New treatments for varicose veins

Recent press reports have generated considerable
interest in new techniques for treating varicose
veins, claiming major advantages over conven­
tional surgery. Their main aim is to reduce operative
trauma and bruising associated with stripping, leading
to quicker postoperative recovery. All these methods
depend on the use of duplex ultrasound scanning
during surgery to monitor obliteration of the vein
lumen. Evidence about these new techniques is limited
to case series and registry data, largely in private practice
settings. Many vascular surgeons have therefore
regarded the claims for their success with some
scepticism, especially when press reports have portrayed
conventional surgery in a falsely unfavourable light. The
new methods may well offer some advantages, but they
need further stringent evaluation.
Surgical stripping of the long saphenous vein is by
far the commonest form of treatment for varicose veins,
with more than 60 000 operations each year in England
alone. The reasons for treatment range from complica­
tions like bleeding or ulceration to the much commoner
complaints of discomfort or unsightliness. Indications
for specialist referral are the subject of recent advice
from the National Institute for Clinical Excellence.1 Sup­
port hosiery can control symptoms but many patients
dislike support stockings or tights; while injection
sclerotherapy is inappropriate for most symptomatic
varicose veins, because recurrence is common if there
are incompetent valves in the long saphenous vein.2 3
The established treatment for long saphenous vari­
cose veins is surgery,2 3 in the form of saphenofemoral
ligation and stripping, which involves an incision,
2­5 cm long, in the groin and a short incision, less than
1 cm, near the knee, with tiny incisions, 2­5mmlong, to
remove the varicosities (phlebectomies). Various
techniques are in use for stripping the long saphenous
vein, aimed at reducing the incidence of postoperative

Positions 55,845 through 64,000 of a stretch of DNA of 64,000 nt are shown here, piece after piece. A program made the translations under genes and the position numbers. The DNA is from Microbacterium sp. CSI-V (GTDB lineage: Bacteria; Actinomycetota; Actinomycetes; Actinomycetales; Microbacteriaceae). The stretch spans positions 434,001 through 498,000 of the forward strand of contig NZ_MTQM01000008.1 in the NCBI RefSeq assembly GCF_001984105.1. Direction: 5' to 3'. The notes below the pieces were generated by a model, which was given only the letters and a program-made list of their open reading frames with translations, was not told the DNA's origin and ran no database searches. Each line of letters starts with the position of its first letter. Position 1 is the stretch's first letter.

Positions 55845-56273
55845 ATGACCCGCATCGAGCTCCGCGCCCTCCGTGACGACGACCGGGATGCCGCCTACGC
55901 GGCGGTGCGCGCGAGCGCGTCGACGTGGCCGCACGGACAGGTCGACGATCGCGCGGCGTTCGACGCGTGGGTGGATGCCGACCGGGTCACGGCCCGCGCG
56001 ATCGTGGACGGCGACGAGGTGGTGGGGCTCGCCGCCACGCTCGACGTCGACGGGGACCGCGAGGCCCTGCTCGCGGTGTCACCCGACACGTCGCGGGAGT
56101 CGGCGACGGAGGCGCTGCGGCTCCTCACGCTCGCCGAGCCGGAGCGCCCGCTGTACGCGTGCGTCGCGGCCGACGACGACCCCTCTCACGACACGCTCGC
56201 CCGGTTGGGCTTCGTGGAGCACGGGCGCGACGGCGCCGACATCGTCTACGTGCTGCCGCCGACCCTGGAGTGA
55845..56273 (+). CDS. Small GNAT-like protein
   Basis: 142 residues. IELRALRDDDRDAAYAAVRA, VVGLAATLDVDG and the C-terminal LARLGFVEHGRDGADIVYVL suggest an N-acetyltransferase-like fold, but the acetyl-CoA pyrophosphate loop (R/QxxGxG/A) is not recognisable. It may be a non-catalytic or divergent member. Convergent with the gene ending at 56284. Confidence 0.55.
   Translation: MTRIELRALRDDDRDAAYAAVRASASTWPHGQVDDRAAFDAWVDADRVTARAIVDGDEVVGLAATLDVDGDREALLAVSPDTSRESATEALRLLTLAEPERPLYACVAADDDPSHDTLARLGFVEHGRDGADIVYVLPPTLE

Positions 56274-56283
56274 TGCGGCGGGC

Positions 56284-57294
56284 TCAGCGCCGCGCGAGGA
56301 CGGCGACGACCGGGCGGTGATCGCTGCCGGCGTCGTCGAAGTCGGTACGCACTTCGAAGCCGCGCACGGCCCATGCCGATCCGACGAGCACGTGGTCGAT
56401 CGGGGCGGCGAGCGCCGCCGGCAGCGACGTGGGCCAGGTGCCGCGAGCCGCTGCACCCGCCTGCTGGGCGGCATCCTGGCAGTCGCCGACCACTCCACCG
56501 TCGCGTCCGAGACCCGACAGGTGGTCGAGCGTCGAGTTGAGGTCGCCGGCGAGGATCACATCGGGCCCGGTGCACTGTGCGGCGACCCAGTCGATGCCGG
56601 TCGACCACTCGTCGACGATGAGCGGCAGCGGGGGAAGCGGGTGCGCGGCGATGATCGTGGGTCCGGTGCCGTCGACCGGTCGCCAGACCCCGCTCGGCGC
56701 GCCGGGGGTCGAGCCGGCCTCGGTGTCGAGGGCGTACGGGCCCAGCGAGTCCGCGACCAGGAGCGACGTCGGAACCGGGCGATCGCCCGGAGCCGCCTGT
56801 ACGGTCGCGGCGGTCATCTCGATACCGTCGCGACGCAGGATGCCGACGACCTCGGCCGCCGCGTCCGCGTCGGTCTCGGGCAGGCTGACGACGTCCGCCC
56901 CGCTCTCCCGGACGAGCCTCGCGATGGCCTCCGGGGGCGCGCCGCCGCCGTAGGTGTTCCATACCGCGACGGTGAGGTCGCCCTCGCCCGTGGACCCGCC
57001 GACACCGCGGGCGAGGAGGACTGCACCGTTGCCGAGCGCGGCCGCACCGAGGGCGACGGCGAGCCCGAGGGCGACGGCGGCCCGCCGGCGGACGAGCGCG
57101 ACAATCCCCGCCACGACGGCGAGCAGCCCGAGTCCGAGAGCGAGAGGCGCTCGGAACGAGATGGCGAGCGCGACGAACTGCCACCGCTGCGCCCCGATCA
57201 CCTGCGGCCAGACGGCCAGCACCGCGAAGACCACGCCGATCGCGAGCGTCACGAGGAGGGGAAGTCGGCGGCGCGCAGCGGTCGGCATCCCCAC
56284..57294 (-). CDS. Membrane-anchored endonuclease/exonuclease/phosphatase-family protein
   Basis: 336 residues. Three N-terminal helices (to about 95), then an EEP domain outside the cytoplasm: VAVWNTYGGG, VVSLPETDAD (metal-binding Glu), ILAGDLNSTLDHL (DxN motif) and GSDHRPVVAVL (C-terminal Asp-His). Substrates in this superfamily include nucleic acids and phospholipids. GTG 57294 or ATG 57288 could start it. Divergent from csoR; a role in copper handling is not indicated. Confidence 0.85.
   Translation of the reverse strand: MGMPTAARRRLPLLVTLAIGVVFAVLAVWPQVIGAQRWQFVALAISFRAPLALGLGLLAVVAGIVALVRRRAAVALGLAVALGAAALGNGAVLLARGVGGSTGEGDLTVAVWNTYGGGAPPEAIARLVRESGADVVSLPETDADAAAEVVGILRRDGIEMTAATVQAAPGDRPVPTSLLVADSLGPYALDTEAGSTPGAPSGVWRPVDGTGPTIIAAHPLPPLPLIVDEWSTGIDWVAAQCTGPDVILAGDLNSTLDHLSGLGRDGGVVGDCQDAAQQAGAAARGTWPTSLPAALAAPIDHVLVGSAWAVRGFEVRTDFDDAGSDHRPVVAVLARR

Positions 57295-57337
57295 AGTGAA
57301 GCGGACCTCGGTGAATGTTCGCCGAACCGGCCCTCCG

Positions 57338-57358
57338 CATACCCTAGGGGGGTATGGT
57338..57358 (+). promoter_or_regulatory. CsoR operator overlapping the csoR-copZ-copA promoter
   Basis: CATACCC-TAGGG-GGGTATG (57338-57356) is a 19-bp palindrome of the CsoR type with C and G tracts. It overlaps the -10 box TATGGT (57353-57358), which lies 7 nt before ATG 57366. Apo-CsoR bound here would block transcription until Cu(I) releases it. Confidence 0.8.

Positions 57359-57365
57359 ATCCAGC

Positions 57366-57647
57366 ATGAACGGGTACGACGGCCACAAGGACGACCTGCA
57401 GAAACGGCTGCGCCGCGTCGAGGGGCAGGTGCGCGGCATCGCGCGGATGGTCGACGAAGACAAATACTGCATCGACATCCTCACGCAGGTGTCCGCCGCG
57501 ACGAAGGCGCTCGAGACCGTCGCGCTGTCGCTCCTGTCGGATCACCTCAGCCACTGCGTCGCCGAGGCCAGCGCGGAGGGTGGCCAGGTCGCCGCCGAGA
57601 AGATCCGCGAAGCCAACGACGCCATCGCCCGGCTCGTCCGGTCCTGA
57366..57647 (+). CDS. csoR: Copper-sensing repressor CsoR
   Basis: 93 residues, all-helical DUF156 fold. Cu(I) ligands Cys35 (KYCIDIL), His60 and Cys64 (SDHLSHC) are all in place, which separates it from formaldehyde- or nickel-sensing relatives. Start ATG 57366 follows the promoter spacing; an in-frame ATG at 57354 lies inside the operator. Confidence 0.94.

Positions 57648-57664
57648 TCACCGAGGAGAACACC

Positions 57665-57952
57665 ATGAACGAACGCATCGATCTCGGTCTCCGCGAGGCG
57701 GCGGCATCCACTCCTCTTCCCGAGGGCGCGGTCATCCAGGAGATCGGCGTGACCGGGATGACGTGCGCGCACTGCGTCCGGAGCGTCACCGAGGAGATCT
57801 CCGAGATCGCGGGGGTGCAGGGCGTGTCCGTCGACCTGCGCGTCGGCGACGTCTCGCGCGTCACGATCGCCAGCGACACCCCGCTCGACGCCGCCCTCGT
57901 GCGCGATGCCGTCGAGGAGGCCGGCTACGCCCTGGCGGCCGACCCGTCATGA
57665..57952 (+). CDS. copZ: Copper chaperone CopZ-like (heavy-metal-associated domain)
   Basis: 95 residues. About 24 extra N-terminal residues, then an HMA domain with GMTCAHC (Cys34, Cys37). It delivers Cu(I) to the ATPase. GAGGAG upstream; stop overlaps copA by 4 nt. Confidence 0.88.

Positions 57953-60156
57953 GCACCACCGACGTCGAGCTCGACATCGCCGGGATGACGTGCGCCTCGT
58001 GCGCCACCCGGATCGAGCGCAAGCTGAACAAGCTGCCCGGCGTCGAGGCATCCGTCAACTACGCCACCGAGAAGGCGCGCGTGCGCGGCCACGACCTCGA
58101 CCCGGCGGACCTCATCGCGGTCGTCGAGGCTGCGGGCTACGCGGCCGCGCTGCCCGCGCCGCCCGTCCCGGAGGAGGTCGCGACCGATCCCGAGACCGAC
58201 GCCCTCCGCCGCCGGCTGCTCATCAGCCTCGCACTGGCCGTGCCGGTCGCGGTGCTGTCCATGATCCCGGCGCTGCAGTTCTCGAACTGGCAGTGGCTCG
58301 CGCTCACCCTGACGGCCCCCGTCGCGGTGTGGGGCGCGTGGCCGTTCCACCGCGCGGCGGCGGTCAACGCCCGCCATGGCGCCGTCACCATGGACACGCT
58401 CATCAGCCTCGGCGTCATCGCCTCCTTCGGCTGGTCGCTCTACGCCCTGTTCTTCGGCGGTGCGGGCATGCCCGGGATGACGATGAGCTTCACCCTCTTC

bruising, and some surgeons ligate veins or use a tour­
niquet when doing phlebectomies. Compression
bandaging is standard practice, and many patients suf­
fer little bruising or discomfort. Some, however,
develop extensive bruising, lumpy haematoma, and
pain, especially in the context of large varicose veins,
obesity, and heparin prophylaxis. In the long term at
least one third of patients develop further varicose
veins, in either the treated or the untreated leg.
Three new methods have been promoted to close
off the long saphenous vein under ultrasound control,
avoiding a groin incision and gaining access to the vein
by a small incision or puncture near the knee. Radio­
frequency ablation4–6 involves use of a radiofrequency
probe to obliterate the vein by controlled thermal
injury. The probe is pulled slowly down the vein from
the groin with simultaneous application of pressure to
close off the lumen. The long saphenous vein can also
be obliterated using a laser probe.7 8 These techniques
can sometimes be used for veins other than the long
saphenous vein,5 but varicosities are usually removed
by phlebectomies in the traditional way.
A third new method (“varicose veins cured by a sin­
gle injection”) is a novel application of sclerotherapy, in
which sclerosant is mixed forcibly with air to produce a
foam that spreads rapidly and widely through the veins
after injection.9 Ultrasound monitoring prevents spread
of the foam into the femoral vein, although it seems that
the passage of small amounts into the deep veins is sel­
dom harmful. Sclerosant foam also fills many of the
varicose tributaries, so a single injection with subsequent
compression can obliterate these as well.
Proponents of all these techniques claim several
advantages over conventional surgery—in particular
reduced bruising and discomfort, with quicker return
to normal activity. Many surgeons undertake these
procedures under local anaesthesia, but general anaes­
thetic is necessary if there are extensive varicosities.

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